Two men were sent to look for the remaining $7,000 in gold but when they got to the area where the stagecoach was held up they found all tracks were washed away by heavy rains that had poured down in that region in the last few days. So they were unable to determine exactly where the robbery took place. Also, the ravine where the gold was buried was now under almost two feet of water. They were never able to locate the buried gold.

The $7,000 in gold nuggets would be worth substantially more now and it has never been located. Who knows where it is now? It’s probably washed away somewhere in a ravine near the Cheyenne River between the cities of Newcastle and Lusk, Wyoming.

George Parrot’s Buried Treasure

wild mustangs pilot butte Wyoming

George Parrot was by all accounts a very ugly man with a large crooked nose that many noticed him anywhere he went. George Parrot was not his real name no one knows for sure what his real name was but he went by George Parrot, George Francis Warden, and Joe Maneuse.

Some believe he came from the east coast around the area of  New York but again no one knows for sure. Parrot joined the United States Army in the 1860s where he was stationed in South Dakota at Fort Abraham Lincoln. But he deserted in 1870 when he stole a horse, a few rifles, and some other supplies.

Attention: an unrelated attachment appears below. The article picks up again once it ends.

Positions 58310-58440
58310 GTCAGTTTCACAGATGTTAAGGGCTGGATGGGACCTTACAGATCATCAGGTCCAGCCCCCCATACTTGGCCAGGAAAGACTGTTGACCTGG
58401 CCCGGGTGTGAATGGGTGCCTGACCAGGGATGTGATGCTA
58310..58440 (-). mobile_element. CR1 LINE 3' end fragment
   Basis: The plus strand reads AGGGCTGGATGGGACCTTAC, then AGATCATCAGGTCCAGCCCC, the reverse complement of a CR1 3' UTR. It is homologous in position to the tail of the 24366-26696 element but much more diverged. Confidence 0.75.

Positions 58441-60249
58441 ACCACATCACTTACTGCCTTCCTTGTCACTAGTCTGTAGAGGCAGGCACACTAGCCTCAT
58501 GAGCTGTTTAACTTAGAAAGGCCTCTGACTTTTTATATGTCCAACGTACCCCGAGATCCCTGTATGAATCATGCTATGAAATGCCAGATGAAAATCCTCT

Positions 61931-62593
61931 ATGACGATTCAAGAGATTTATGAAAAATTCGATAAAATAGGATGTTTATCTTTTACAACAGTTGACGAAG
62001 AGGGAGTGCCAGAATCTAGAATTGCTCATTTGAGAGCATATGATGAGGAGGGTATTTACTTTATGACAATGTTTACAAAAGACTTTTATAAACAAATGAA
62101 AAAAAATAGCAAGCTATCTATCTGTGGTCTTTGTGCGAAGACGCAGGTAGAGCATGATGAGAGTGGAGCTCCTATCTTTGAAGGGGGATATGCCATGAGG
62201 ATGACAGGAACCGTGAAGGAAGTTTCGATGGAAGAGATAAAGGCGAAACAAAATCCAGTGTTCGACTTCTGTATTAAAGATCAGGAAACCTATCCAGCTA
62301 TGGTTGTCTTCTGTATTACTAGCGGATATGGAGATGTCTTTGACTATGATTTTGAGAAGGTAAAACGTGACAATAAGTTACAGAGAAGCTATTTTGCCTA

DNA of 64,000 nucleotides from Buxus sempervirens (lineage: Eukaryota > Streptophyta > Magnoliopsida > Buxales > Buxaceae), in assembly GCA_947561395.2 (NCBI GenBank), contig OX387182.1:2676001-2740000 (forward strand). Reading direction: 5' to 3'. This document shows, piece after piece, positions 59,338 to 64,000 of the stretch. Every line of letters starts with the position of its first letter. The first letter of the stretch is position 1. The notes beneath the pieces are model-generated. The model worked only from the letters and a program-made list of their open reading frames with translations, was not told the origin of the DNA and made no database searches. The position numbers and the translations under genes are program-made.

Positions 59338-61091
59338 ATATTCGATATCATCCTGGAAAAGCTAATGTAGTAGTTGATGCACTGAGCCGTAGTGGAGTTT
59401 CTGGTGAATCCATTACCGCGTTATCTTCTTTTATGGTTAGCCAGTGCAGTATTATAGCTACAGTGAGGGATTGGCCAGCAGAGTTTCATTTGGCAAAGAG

Parrot, then made his way to the Wyoming Territory. When he arrived in Wyoming he noticed that the Sioux Indians had been systematically stealing horses from the ranchers in the territory and he thought he would step up to the plate and start stealing horses himself and sell them to the ranchers that needed them.

Parrot along with a few other men started stealing horses from the United States Army and selling them to the ranchers in Wyoming, South Dakota, and Montana. By 1878 they were making an enormous amount of money from their illegal operations. They would rebrand the horses to disguise that they were stolen.

Parrot Buries His Loot

When Parrot had made $10,000 or so he would set out to North Butte in the mountain range known as the Pumpkin Buttes in Campbell County Wyoming and he would bury the loot on the northeastern side of North Butte.

While Parrot was making good money stealing horses he also for a few years started cattle rustling in Wyoming and would sell the cattle to mining camps in Montana, Idaho, and South Dakota. After he grew tired of cattle rustling and horse stealing he decided to start robbing stagecoaches where he would steal strongboxes full of gold and silver coins. He would also relieve the passengers of their valuables.